Dragon Age: Inquisition (DAI) is the third installation of Dragon Age, a series of role-playing games featuring magic, discrimination, complex moral issues, and, of course, dragons. In DAI, the player is the head of an organization called the Inquisition. It's a bit of a misleading name; Dragon Age's Inquisition focuses less on uprooting religious heresy and more on saving the world from being overrun by the forces of evil. The Inquisition usually follows this line of inquiry:
1. What's wrong?
2. How do I fix it?
3. (After fixing) Whose fault was it?
DAI has a larger scope than previous Dragon Age games-- the linear series of encounters typical of Dragon Age II have been replaced with wide-open areas full of side-quests and things to explore. There is, in fact, almost too much to do, and as a result of that, one of the interesting choices the player makes is what to leave undone; the Inquisition can't help everyone.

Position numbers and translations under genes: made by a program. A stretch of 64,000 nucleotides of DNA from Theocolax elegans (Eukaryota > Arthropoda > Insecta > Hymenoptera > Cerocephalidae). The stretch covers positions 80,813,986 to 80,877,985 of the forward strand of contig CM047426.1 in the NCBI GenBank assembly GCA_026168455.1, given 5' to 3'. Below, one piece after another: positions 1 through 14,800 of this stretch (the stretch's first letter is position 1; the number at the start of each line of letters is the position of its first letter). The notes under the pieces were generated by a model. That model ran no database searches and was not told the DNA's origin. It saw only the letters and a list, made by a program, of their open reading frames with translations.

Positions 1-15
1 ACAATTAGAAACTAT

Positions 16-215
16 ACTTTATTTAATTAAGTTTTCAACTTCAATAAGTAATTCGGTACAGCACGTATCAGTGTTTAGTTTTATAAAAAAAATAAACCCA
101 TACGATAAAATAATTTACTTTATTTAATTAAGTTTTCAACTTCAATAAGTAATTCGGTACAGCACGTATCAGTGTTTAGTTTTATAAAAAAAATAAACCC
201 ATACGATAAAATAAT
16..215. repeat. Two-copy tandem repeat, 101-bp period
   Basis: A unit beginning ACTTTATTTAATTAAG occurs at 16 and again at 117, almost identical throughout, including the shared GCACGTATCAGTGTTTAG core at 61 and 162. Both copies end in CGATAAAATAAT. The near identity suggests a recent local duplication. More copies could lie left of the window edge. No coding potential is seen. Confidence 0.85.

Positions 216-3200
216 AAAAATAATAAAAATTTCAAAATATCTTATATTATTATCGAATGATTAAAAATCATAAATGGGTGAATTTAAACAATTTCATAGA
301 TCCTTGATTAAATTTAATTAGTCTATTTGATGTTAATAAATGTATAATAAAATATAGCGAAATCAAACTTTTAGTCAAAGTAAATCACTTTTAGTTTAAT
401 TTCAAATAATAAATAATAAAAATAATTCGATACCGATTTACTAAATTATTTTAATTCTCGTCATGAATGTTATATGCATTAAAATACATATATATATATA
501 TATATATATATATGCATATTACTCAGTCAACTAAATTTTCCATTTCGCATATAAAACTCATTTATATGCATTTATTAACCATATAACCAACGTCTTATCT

One fun thing about DAI is interacting with characters from previous Dragon Age games. There are several encounters with the protagonist of Dragon Age II, whose actions in DAI are determined by the choices I made while playing Dragon Age II.
Overall, Dragon Age: Inquisition is an impressive piece of work, striking at a delicate balance between open-world and story-driven gameplay.